The Biggest Problem with Batman v Superman Isn’t What You Think It Is

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  • Batman v Superman: Dawn of Justice fought off an onslaught of critics to finish its opening weekend as the number one movie on the planet, bringing in $424.1 million worldwide.


    While the reaction from fanboys and fangirls has been a little less harsh than the critics, who may or may not be field soldiers in an elaborate Disney/Marvel conspiracy, the consensus is that Batman v Superman just isn’t that good. What could have and should have been the greatest superhero team up in cinema history the finished product is like a drunk uncle at Thanksgiving, an incoherent, over-stuffed mess.

    Read an assortment of reviews and you’ll see there’s so much to criticize that no two are exactly the same in pinpointing where things went off the rails. It’s as if a flock of vultures found the motherlode of roadkill and each pecked off a unique three course meal of the movie’s flaws. However, none of them found their way to the biggest one which was hidden deep inside its DNA.


    Approximately 140 minutes after an opening scene in which Batman’s parents are killed yet again (a truly pointless moment except for establishing that Batman’s mom was named also Martha, a totes important detail), Superman meets a similar fate when he’s Han Solo’d by Doomsday.

    Luckily for the fate of Metropolis and the world, Superman also managed to get in a kill shot on Doomsday by shanking it with a kryptonite tipped spear that Batman had constructed in hopes of using it to kill him during their tussle earlier that evening. (Good thing Supes named dropped his mom Martha just in time.)

    With Doomsday eliminated and Batman and Wonder Woman still standing, the only villain that remained was its creator, the diabolical Lex Luthor, who surely had another surprise or two hiding up his evil sleeves, right?

    Too bad the audience never gets to find out.

  • Lex luthor jesse eisenberg different role bvs
  • Instead of seeing Batman and Wonder Woman kick some more ass and bring Luthor to justice and build the suspense of Superman’s (temporary) fate, director Zack Snyder chose to wrap things up with a montage of two funerals (Superman’s and Clark’s) and Luthor doing a slow-mo perp walk and getting a haircut in his new prison cell. Oh sure, Batman ninja’d in to give him a little talking to but for all we know, Luthor was apprehended by a security guard as he tried to scoot away from the Kryptonian ship crash site/Doomsday Easy Bake Oven.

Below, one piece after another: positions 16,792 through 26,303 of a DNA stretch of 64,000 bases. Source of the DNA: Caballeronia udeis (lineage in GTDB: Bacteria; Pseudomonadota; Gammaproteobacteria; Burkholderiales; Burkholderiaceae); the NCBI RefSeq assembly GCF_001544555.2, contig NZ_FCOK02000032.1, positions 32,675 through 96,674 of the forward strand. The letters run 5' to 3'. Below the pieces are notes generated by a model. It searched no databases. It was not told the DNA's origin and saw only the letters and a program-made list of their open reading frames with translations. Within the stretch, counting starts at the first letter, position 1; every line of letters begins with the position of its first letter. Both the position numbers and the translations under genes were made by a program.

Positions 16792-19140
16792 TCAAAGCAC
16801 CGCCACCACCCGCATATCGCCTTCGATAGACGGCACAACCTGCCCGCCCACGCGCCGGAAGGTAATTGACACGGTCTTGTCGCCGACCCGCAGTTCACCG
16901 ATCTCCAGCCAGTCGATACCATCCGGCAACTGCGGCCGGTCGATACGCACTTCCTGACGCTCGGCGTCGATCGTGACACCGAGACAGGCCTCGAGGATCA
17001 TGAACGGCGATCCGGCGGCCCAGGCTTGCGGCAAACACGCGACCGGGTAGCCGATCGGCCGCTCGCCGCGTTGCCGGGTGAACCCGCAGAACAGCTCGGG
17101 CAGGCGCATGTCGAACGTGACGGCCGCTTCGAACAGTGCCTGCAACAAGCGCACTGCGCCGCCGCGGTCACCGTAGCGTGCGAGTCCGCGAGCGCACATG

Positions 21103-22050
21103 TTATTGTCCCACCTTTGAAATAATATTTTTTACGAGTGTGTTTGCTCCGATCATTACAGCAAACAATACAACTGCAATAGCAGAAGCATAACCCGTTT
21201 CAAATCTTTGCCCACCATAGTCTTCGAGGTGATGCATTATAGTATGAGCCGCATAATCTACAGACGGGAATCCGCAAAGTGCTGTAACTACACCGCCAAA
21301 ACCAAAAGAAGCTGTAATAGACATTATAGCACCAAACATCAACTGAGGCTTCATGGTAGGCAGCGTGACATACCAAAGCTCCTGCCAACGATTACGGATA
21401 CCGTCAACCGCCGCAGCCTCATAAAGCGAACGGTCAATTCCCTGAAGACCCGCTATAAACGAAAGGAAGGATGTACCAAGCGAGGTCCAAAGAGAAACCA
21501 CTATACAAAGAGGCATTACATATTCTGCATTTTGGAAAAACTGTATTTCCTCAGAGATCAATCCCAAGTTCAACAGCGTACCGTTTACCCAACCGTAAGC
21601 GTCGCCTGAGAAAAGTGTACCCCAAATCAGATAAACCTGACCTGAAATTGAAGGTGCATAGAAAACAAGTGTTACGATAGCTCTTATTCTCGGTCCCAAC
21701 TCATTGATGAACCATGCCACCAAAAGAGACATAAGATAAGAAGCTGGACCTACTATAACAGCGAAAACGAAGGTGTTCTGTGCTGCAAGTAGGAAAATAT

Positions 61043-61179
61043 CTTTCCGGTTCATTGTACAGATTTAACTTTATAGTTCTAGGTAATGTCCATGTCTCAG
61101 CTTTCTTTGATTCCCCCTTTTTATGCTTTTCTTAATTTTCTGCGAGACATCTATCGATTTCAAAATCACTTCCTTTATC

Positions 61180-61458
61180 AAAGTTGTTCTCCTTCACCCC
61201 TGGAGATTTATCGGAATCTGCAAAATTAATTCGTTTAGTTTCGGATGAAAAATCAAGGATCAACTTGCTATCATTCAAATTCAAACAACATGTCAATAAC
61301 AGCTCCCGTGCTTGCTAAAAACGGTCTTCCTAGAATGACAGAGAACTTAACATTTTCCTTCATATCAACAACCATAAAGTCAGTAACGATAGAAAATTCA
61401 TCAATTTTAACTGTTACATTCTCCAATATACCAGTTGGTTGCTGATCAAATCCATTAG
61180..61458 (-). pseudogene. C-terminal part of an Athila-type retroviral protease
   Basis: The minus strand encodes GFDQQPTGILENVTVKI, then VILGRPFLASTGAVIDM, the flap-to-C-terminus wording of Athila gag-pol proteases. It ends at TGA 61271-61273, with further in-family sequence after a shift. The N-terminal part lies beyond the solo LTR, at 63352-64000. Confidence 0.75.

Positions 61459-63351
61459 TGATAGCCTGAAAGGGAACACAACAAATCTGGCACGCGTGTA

Or maybe we’re to assume that a billionaire who’s also one of the most brilliant and fiendish minds on Earth didn’t have the means to plot an escape after Lois Lane’s scathing report of his highly illegal activity went to press?

    Who knows?

    In all the ways Batman v Superman went wrong, the biggest mistake of all was treating one of the most iconic, marquee villains in comic book history as a footnote. That is a tremendous disrespect both to Luthor’s storied history and to an audience that deserved more. After putting up with Jesse Eisenberg’s manic ticks for the entire movie, the very least Snyder could have done is include a scene where Batman and Wonder Woman bro-down while going Midnight Express on Luthor for a round or two.

    Not to stoke the DC v Marvel rivalry fire but consider The Avengers. It was a very similar set up. Loki was the villain and the Chitauri invaders were his tool to achieve his goal. Instead of one Doomsday, he had a thousand little ones and a few big ones. Once Ironman took them out by shoving a nuke up their wormhole, the Avengers assembled back at his penthouse and ended Loki’s little party in one of the most satisfying moments in the entire movie. Imagine instead that it cut directly to a shackled Loki about to get on the Bifrost expressway back to Asgard.

    Would that make any sense?

    Heck no.

    That’d (almost) be more confusing than thinking about where the Avengers stashed him while they went for shawarma.

    See, even Marvel’s masterpieces don’t always make sense either.

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